‘Courageous choices are needed at the personal and community level to rediscover and to show the beauty of following Christ in a consecrated life’.
Benedict XVI

In COLW we feel called to live religious life values in a way that respects the timeless essence of those values and at the same time remains relevant to the people of today. Stereotypical images of religious life abound everywhere. As has often been said we cannot put ‘new wine into old wineskins’. Yes, religious life is in a stage of transition and we believe that as the pendulum swings from one side to the other a certain balance will soon be achieved. There are truly many signs of hope at the beginning of this third millennium.

Living Gospel valuesAs members of COLW we desire to live a ‘contemplative but not enclosed’ lifestyle and, hence, we have more hours of prayer than most apostolic communities. As religious we believe that the external witness of a habit is important in today’s secularised culture. As contemplatives we have chosen to wear one that reflects the community’s Marian emphasis in its colour (blue) and with the scapular, an item traditionally worn by Carmelites. The habit was chosen to reflect the gospel values of simplicity, modesty and poverty. The idea of having a hood rather than a veil sprung from the desire to be intensely with God (‘hidden with Christ in God’ during our times of prayer and solitude) and also intensely with people (during our ministry). As the old saying goes, ‘the habit does not make the nun’ (nor, for that matter, the the sister, brother, monk or priest!) and we realised that there are times when it is more practical to wear just the dress (and not the scapular) or to wear just ‘civies” eg when gardening, camping on holiday or doing certain sporting activities. At least the hoodies feel comfortable with us!

Our logo reflects the desire to enter into a deep inner relationship with Christ at the centre of our being. This journey takes place over time and is circular rather than linear. As we become transformed interiorly by him and into him we will find our true selves and be able to reach out to others in freedom. The motto also reminds us to live our own call to fullness of life and love so as to help others do so also. As ‘he increases and we decrease’, his spirit will become the animating factor in all our lives and we will automatically become bridge builders; in our families, at work, in our communities, between churches and between people of all faiths. This is the root of all the ecumenical, interfaith and pro-life work we wish to do in future.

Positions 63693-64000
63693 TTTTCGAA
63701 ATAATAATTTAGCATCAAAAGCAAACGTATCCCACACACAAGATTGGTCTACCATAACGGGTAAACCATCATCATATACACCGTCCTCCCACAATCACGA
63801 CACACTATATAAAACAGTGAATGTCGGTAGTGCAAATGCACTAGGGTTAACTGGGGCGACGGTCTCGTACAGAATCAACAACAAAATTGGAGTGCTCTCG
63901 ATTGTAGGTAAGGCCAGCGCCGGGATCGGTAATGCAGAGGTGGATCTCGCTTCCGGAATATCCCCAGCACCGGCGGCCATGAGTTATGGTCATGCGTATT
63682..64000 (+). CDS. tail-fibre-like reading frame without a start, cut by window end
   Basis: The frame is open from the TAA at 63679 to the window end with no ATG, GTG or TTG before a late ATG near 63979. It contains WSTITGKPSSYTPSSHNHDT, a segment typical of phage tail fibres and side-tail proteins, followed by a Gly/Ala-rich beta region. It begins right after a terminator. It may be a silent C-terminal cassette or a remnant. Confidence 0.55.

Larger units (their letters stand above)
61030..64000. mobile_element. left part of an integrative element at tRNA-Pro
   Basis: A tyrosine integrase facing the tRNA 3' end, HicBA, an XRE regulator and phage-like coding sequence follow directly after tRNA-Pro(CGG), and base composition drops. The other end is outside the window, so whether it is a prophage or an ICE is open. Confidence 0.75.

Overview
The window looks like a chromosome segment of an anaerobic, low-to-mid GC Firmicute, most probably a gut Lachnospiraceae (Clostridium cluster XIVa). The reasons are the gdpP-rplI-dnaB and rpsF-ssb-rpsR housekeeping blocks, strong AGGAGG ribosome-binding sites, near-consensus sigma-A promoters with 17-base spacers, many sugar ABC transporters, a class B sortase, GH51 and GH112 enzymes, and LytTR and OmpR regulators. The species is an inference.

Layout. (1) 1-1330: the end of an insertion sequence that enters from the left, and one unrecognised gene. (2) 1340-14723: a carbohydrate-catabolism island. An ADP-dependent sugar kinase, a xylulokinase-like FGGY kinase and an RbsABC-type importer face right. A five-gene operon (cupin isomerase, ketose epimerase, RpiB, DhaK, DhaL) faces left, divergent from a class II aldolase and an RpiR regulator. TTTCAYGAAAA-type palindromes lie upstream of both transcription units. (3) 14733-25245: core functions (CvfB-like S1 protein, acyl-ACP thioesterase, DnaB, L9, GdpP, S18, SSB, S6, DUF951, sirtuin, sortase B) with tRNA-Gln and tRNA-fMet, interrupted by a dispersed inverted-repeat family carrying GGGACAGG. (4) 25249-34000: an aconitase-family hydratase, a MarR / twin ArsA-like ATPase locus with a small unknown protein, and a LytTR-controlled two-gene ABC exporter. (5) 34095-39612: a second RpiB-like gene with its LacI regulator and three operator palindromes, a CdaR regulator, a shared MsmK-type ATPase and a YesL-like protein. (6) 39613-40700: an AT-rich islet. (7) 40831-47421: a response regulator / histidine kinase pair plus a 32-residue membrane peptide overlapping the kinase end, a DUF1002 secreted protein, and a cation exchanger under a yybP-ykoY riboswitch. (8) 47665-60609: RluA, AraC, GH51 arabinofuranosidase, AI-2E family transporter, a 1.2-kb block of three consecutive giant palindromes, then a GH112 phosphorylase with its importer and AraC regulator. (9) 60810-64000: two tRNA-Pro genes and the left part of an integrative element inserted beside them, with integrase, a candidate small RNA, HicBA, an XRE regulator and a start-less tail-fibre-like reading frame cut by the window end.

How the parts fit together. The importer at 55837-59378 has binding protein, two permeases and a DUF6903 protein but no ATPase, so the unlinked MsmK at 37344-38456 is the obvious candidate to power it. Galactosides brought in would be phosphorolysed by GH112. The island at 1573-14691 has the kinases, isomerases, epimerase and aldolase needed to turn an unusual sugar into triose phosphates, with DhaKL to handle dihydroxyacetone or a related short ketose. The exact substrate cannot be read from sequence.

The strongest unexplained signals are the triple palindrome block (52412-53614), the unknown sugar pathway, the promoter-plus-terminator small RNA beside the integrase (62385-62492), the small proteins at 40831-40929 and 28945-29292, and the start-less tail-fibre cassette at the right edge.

There is a certain freedom in recognising that one really becomes a religious, sister or brother, over a life-time, that the inner transformation of the heart is what is called for. Externals do not guarantee this but we hope that eventually, as we internalise Gospel values, what is in the heart will overflow into our relationships with others in community, with friends and with those we minister to. We believe that the witness of living Gospel values in this way will stimulate many people to want to assess and deepen their own relationship with Christ so as to live a more evangelical lifestyle themselves.